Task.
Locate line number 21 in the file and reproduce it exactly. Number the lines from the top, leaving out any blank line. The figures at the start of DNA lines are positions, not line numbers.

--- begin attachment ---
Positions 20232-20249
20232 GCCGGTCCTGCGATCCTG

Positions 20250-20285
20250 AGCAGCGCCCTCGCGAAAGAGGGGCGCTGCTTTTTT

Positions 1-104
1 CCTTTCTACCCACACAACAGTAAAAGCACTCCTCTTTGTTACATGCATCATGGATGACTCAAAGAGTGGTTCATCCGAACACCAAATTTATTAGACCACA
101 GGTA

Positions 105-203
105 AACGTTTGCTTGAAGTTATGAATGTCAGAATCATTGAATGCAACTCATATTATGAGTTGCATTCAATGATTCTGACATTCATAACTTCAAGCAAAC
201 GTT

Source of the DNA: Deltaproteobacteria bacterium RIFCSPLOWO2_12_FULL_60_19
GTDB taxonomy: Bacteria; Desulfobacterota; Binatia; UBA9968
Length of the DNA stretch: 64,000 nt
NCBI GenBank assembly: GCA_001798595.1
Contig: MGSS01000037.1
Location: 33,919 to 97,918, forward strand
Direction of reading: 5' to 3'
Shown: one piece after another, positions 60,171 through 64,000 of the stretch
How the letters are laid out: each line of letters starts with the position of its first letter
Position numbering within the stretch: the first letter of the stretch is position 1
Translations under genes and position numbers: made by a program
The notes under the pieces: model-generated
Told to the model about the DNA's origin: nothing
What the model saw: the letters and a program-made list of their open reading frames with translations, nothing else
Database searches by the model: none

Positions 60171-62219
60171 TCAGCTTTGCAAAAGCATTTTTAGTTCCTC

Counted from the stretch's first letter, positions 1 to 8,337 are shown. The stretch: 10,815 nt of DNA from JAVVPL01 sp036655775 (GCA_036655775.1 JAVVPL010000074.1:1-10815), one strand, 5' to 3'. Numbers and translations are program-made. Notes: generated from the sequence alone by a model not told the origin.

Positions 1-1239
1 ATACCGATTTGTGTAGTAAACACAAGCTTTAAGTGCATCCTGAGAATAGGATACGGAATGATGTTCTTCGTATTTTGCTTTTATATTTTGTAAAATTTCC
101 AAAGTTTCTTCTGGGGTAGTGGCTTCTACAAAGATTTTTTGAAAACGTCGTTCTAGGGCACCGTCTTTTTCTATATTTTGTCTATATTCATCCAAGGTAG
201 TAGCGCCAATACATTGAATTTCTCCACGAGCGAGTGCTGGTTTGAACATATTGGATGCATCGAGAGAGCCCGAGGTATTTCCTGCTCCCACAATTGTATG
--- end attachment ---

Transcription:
Translations under genes and position numbers: made by a program